- Reveals best practices banks looking to capitalise on NFS opportunities can follow
A recent study by the International Finance Corporation (IFC), a member of the World Bank Group and the largest global development institution focused on the private sector in emerging markets, in conjunction with the FMO, a Dutch entrepreneurial development bank and a leading impact investor has revealed that enormous potentials remain largely untapped due to systemic barriers facing women-led enterprises globally.
The study, released by the corporation, examines the benefits of women-led SMEs to banks of integrating non-financial services (NFS) that can help mitigate these barriers into a women-focused SME banking proposition.
According to the report, “women-led small and medium enterprises (W-SMEs) represent a great opportunity to banks as women own 34 per cent of private businesses globally, including almost six million formal SMEs in the developing world. Also in emerging markets, formal SMEs create seven out of ten jobs and contribute up to 40 per cent of economic growth in terms of gross domestic product (GDP) while in OECD (organisation for co-operation and development) countries, the contribution to growth can be up to 60 per cent.”
A cursory look into the report shows that well-integrated NFS offers for WSMEs yield positive return on investment (ROI) within one to two years. However, four key metrics: increased interest income from loans; an increased share of wallet from cross-selling, deposit volume and fee income; including fees charged for NFS participation; increase in loyalty; and reduced portfolio risk can help drive return on investment for the non-services (NFS).
With the knowledge that increased interest in income is seen to be the largest contributor to return on investments, it signals an opportunity for banks to ensure their full product suite, along with communication and delivery is tailored to W-SMEs, as this can pave the way for the segment to take full advantage of the bank’s offers, the report revealed.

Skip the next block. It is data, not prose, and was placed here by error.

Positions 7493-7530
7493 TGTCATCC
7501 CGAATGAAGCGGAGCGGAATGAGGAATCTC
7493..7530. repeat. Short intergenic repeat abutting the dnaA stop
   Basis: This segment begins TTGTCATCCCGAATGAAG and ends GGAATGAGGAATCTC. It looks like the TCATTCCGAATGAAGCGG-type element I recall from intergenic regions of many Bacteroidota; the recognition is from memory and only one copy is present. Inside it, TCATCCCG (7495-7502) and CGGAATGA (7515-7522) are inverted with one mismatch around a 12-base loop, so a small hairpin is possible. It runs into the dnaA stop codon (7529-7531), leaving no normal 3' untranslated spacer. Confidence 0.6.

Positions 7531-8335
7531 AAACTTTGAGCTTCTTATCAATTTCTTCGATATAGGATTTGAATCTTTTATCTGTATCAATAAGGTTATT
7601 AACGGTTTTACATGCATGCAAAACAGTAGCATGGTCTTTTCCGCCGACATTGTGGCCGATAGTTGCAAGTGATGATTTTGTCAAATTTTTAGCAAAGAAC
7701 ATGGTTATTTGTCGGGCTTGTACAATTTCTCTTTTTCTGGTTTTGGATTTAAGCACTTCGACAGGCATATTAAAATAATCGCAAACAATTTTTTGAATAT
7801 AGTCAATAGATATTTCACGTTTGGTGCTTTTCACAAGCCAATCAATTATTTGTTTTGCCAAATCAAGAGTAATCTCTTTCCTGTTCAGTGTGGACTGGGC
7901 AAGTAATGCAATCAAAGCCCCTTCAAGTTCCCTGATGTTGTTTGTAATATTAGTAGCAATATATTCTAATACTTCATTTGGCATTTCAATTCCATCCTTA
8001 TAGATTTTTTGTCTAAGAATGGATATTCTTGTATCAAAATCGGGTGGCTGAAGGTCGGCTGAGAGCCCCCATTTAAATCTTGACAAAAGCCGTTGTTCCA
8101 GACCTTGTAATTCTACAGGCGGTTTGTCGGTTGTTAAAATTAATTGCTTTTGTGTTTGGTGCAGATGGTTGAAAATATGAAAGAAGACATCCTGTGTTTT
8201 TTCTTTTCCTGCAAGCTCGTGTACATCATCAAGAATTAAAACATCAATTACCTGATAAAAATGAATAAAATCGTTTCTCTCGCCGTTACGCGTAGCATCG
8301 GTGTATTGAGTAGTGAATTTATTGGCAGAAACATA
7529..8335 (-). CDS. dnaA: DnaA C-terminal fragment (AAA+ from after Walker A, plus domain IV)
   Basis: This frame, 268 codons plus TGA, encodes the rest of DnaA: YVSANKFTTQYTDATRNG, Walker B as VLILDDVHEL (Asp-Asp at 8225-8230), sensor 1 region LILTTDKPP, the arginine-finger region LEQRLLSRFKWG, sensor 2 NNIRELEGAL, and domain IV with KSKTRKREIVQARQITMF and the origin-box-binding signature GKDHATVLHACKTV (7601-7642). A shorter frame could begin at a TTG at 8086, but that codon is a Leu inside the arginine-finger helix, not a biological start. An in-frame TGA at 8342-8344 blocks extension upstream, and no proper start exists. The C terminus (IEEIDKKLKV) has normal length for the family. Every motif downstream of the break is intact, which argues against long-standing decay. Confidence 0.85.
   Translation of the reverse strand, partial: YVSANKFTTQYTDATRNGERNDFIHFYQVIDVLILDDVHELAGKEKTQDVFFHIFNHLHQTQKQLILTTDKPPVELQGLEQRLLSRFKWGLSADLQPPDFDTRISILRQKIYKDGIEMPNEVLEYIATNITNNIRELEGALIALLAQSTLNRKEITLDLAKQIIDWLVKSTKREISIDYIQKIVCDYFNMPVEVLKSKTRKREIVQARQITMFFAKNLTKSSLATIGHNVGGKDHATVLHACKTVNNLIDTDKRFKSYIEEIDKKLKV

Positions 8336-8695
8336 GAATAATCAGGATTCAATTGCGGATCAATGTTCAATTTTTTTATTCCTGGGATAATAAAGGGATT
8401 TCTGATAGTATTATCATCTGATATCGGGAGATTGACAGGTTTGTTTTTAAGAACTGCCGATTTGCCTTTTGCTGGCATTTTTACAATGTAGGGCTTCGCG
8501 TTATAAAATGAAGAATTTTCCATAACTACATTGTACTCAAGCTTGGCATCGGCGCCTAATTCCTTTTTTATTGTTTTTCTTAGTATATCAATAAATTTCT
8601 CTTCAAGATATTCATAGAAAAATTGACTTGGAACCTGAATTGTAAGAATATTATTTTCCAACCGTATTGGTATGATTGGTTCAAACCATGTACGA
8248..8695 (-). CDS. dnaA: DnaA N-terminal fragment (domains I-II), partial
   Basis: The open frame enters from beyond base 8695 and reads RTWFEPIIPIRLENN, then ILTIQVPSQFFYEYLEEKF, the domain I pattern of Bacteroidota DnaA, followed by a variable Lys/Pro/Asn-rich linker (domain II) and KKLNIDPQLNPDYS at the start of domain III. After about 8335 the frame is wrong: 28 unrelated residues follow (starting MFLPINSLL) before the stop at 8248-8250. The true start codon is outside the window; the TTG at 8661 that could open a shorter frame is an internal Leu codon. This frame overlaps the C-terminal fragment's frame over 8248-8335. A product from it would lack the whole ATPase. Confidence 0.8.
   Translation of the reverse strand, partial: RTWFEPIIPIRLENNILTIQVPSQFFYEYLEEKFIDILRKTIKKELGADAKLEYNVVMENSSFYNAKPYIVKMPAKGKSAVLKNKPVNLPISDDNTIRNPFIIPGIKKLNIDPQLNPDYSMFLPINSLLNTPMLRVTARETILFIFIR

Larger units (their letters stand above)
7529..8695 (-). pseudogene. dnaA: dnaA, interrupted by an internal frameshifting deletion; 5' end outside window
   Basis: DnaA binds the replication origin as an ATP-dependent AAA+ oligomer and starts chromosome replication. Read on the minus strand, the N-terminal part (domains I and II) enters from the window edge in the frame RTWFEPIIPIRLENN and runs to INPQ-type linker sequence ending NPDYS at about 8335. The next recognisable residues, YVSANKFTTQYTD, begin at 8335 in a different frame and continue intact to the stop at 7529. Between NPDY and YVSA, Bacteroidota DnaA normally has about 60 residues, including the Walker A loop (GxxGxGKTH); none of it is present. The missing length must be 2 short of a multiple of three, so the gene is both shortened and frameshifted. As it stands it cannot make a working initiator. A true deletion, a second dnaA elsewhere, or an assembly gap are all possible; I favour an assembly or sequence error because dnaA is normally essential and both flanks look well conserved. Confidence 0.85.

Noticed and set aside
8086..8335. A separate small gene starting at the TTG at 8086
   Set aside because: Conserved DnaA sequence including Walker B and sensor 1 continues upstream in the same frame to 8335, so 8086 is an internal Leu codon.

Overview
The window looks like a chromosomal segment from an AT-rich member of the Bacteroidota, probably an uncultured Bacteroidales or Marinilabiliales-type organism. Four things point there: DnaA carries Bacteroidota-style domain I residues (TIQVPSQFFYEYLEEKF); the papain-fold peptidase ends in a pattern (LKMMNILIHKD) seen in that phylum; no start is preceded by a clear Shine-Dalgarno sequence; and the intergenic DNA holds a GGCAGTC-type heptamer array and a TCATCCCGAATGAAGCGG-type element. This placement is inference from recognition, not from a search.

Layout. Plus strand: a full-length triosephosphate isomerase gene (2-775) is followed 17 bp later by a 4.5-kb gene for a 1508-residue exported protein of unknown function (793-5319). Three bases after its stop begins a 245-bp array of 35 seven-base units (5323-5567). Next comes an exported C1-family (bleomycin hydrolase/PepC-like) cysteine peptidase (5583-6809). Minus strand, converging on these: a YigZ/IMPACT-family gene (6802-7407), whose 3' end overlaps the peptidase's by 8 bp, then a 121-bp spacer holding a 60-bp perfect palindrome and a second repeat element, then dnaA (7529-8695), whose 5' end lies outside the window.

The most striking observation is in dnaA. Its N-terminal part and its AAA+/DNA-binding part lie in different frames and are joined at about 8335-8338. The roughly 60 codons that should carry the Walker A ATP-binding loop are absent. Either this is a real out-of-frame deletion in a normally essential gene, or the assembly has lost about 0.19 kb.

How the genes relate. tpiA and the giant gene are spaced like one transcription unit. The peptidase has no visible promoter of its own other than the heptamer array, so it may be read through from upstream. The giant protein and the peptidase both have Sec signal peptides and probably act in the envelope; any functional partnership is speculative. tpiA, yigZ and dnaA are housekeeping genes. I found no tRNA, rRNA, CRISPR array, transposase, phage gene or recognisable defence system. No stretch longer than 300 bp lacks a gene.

Meanwhile, as the cost of technology drops and the number of service providers increases, some banks have begun to include business management technology as a core NFS offering as well. The report which covered surveys among major banks across the East Asia Pacific, Europe & Central Asia, Latin America & Caribbean, Middle East & North Africa, North America & Western Europe, South Asia, and Sub-Saharan Africa identifies four best practices in the design and execution of W-SME-focused NFS, which banks looking to capitalize on this opportunity can follow. These practices include:
- Tailor the proposition to the needs and profiles of different customer segments
- Provide an integrated, one-stop experience for financial and non-financial services
- Build institutional alignment to drive results
- Integrate measurement into programme design and delivery
But with the coronavirus pandemic sweeping across the globe and resulting in a slowed economic activity and great uncertainty, banks that support their women-led SME clients with a combination of tailored financial and non-financial services will not only give support to economic recovery but help defend the long-term bottom lines of these small and medium scales enterprises as well.